Wolf, what’s the magic number on the 10 year to entice you enough to dip your toes in? (*Not investment advice as everyone’s situation and timelines are different – I’m just curious).

    I’ve finally convinced my 70 year old Father to move the majority of his retirement nest egg from equities into fixed income – mostly shorter term treasuries for now. That said, for his situation I don’t think it’s unreasonable to purchase a first tranche of 10 year treasuries when and if they pass 5%. If the 10 year blows out in the coming years to say 7 or 8 percent, there’s still the opportunity to cash in some of those shorter term instruments and lock in higher long term yields if they get that juicy. After just having open heart surgery, I would feel very blessed if he can enjoy another healthy 10 years and watch his grandson grow into a young man.

    • Fast Eddie says:

      Serious questions: what is the investing objective? Does he want to leave a large legacy? Does he invest to ensure that he will have some money in the future? Is the investment in taxable or tax-deferred accounts? What is his current liquidity position? What debt does he have (if any)? What are his forecast financial needs? What other income does he have? What assets does he own (encumbered or unencumbered)? Will he need to draw down any of this money? I could probably give you 20 more, but I think you get my point.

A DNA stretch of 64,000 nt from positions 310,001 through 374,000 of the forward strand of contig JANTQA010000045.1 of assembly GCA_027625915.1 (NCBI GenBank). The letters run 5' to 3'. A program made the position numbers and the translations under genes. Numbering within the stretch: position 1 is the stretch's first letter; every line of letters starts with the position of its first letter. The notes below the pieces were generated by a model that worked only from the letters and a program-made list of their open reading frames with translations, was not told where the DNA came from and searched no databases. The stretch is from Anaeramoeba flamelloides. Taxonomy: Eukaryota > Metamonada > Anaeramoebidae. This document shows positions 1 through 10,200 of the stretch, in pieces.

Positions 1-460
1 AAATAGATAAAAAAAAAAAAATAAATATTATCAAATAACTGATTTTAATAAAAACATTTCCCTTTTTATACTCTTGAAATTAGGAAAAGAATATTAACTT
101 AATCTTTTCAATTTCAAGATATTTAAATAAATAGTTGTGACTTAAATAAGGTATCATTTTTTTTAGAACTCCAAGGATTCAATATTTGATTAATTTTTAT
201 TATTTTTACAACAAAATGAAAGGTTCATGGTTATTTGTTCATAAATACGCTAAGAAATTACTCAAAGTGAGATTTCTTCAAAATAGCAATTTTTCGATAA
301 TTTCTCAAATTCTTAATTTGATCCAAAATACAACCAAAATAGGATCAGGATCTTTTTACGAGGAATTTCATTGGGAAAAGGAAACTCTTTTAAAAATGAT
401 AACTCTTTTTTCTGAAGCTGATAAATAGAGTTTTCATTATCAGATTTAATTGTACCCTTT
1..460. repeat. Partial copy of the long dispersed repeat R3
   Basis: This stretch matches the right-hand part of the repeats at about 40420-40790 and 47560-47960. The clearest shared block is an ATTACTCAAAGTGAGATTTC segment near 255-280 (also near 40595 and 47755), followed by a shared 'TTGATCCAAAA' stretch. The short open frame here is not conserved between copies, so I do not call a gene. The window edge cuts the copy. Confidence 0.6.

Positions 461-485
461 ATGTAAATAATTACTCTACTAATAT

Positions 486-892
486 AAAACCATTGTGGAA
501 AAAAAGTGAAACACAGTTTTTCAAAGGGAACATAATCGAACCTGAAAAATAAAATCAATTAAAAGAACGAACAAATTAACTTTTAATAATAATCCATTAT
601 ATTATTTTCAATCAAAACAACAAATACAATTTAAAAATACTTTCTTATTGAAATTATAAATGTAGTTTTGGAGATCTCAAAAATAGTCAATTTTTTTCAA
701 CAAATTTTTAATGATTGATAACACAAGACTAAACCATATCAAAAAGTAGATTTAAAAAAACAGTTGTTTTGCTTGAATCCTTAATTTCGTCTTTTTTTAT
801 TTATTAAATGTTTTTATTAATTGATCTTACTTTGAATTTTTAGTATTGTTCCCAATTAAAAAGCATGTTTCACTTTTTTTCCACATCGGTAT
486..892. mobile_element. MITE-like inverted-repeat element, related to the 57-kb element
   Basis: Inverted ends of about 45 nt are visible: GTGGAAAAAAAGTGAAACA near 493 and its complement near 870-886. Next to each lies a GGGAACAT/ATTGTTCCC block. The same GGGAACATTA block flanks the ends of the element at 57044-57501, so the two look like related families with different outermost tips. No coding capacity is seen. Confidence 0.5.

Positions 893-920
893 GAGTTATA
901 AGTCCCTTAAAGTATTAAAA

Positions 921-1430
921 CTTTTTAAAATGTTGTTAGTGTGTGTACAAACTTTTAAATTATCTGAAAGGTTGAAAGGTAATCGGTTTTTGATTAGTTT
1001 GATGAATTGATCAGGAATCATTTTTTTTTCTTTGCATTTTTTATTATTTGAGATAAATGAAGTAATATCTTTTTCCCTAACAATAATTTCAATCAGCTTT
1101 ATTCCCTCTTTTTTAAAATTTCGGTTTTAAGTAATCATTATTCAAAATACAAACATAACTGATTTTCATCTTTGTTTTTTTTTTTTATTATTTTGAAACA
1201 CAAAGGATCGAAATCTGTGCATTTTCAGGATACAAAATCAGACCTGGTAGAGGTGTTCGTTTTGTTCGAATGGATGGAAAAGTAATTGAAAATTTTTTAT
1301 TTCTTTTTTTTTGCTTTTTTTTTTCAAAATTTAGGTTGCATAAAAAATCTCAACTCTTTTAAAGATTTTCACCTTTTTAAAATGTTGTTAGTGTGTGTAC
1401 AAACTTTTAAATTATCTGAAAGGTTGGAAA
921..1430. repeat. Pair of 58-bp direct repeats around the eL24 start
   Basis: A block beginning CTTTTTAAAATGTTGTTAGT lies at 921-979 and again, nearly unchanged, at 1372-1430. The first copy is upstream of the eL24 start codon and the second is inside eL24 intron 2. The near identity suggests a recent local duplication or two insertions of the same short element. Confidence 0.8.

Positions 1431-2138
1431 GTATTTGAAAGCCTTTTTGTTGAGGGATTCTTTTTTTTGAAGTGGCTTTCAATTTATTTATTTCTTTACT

Asking where to invest is really a cart before the horse question; my only observation (not answer) to your question is that if you are investing for 10 years @ 6% then I think you’re implicitly assuming that 6% will be the peak / near peak for the foreseeable future.

  14. Thomas Curtis says:

    Yesterday I heard El-Ehrain say that the FED should provide guidance that they are finished.

    Today I heard Mester say, “Regardless of the decision made at our next meeting, if the economy evolves as anticipated, in my view, we are likely near or at a holding point on the funds rate,”

    So, I finished building my beaten-down, large dividend paying, highly interest rate dependent, mostly green energy sector related portfolio.

    I know this is a small short term interest rate gamble but you have to buy when others are fearful and they are all solid B or A rated equities with nice histories of large dividends which will be tax free most years for me.